The WordPress University 2012

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The WordPress University 2012

  1. 1. Stephanie Leary @sleary stephanieleary.com The WordPress University
  2. 2. New book coming Fall 2014! Content Strategy for WordPress demonstrates how to build structured content for higher ed sites. Sign up to be notified when it’s out: http://sleary.me/list
  3. 3. Steph’s Stuff • @sleary • stephanieleary.com • profiles.wordpress.org/sillybean • slideshare.net/stephanieleary
  4. 4. Why WordPress?
  5. 5. Common Situation • No staff • No budget • No server • Thousands of HTML files • ... and broken links • No search • No RSS feeds
  6. 6. Advantages • Easy UI for managing posts and pages • Scheduled publishing • Clean URLs • Feeds for everything • One-click upgrades • Widgets and menus • Thousands of free plugins and themes
  7. 7. Weaknesses • Lacks native reusable content & network- wide internal linking system • Requires caching plugin, not included, to optimize speed • Critical plugins can fail as WP advances • Disjointed and incomplete advanced documentation • Heavy use of pages can be problematic • Lacks robust native workflow
  8. 8. Compared to other CMSs • Fast development cycles • WP 3.0 to 3.1: 8 months • 5-6 months more typical • Drupal 6.0 to 7.0: 3 years • Joomla 1.5 to 1.6: 3 years • Cohesive, disciplined core developer group • UI focused on ease of use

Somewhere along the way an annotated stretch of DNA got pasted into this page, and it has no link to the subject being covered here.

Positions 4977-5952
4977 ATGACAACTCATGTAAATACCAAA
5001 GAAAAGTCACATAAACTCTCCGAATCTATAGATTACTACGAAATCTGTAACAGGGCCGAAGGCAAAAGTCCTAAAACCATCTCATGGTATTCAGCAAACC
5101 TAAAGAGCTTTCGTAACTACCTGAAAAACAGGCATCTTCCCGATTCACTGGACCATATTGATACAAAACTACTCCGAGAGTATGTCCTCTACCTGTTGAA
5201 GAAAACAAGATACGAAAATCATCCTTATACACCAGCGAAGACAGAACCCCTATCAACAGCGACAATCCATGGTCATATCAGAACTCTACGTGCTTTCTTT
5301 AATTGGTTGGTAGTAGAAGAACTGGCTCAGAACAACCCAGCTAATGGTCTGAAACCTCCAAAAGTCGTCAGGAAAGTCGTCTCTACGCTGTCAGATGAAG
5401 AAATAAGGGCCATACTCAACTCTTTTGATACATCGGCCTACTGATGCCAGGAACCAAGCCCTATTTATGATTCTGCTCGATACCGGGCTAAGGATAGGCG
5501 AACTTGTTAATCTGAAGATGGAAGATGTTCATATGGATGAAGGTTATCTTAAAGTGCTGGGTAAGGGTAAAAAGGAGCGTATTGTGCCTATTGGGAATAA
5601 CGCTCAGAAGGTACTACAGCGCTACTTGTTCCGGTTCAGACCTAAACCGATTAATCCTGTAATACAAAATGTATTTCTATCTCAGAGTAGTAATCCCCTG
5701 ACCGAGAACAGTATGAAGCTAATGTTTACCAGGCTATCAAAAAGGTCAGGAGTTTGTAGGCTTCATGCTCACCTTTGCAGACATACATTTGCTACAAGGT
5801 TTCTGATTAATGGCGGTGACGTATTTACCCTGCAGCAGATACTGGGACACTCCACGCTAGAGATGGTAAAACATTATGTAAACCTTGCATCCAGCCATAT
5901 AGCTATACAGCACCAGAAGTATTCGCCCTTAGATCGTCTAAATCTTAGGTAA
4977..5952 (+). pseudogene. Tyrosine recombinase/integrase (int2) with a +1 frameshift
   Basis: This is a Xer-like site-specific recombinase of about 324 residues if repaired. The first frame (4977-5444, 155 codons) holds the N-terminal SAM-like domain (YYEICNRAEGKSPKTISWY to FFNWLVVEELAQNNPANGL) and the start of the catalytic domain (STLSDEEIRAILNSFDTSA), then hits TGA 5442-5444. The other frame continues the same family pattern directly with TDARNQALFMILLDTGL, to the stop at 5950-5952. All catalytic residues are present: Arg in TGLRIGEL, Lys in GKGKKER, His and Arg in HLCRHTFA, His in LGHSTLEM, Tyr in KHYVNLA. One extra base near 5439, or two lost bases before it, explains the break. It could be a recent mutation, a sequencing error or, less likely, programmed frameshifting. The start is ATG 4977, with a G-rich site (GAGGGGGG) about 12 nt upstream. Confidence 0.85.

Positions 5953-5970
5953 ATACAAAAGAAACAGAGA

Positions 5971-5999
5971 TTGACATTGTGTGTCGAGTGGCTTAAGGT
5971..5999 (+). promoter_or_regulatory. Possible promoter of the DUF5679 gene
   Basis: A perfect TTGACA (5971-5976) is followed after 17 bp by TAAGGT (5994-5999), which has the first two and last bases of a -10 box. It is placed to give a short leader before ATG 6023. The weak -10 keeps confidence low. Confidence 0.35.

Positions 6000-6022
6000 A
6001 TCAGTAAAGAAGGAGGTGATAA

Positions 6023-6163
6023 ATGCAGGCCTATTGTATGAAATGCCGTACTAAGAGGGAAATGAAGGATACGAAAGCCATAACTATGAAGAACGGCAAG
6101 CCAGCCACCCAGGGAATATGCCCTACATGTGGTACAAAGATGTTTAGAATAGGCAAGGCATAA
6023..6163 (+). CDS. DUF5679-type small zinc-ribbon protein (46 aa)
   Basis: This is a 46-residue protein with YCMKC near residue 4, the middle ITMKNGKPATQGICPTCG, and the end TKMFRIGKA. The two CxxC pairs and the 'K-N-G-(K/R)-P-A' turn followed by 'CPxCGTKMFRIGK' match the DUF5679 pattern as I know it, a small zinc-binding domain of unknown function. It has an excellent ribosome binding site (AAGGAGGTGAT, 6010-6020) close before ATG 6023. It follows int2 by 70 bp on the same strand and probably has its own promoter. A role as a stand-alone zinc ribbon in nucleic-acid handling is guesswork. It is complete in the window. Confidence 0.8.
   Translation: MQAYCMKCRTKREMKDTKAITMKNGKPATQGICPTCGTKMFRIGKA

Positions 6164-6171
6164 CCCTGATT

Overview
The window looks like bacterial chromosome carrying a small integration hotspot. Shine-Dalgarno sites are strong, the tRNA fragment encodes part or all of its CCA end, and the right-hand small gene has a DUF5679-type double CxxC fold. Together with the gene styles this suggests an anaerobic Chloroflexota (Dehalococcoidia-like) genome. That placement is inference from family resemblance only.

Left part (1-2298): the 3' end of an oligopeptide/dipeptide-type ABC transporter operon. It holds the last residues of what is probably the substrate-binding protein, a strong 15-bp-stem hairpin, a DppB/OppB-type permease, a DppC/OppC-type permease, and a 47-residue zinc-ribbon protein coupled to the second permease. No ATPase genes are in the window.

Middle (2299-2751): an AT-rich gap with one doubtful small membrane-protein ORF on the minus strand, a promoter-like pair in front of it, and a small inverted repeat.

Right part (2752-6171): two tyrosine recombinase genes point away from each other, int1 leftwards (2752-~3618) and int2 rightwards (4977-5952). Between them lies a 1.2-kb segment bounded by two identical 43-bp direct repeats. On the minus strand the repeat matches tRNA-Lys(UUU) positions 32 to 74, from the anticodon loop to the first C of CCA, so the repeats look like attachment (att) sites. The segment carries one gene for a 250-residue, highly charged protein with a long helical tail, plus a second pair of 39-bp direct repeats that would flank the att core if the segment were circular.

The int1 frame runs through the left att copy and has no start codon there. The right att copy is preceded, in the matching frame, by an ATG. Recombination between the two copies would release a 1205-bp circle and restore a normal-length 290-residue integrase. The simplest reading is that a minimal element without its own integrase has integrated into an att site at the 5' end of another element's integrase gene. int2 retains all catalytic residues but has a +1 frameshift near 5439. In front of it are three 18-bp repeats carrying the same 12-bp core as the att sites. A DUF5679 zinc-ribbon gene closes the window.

9. 9. Compared to other CMSs • Core features work very well • Comments • RSS and Atom feeds • Permalinks • File uploads • Nonessential features relegated to plugins
  10. 10. WordPress Tour
  11. 11. Media Uploads • Limited to unpublicized list of MIMEs • Easy to add or remove MIMEs • Size/space limited by PHP, site settings • Grouped into folders by date: • wp-content/uploads/2012/10/file.jpg • files/2012/10/file.jpg
  12. 12. oEmbed • YouTube • DailyMotion • Vimeo • Flickr • Twitter • Scribd Check this out: http://www.youtube.com/watch?v=nTDNLUzjkpg Hooray!
  13. 13. Basic Roles • Administrator • Editor • edits pages, publishes others’ posts • Author • publishes their own posts • Contributor • submits their own posts to editor • Subscriber
  14. 14. Posts vs. Pages • Posts • date-based • non-hierarchical • categorized and tagged • Pages • hierarchical
  15. 15. Custom Fields, Taxonomies, and Post Types
  16. 16. Custom Fields • Adding more information to posts • Default input vs. custom meta boxes • Examples: content audit notes • Custom Meta Boxes class on GitHub
  17. 17. Taxonomies • Extra sets of categories and tags • tags, people, locations, departments • People • Locations • Departments
  18. 18. Taxonomies • Default taxonomies • Categories • Post Tags • Menus • Link categories • Custom examples • People • Locations • Departments • Colleges
  19. 19. Custom Post Types • Default post types • Posts • Pages • Attachments • Revisions • Menu Items • Custom examples • Courses • Faculty profiles • Specimen inventory • Reference catalogue
  20. 20. Post Types • Things that are not • blog posts, news • pages, information about your office • Anything that needs to be catalogued and displayed separately
  21. 21. Course Post Type • Custom fields: arbitrary entry • professor name • email • phone • course code • Taxonomies: selecting items from a list • college • department
  22. 22. Feeds
  23. 23. Feed Clean URL Basic /feed /feed/atom Comments /comments/feed Category (slug: news) /category/news/feed Tag (slug: book) /tag/book/feed Multiple Tags (slugs: book, dvd) /tag/book+dvd/feed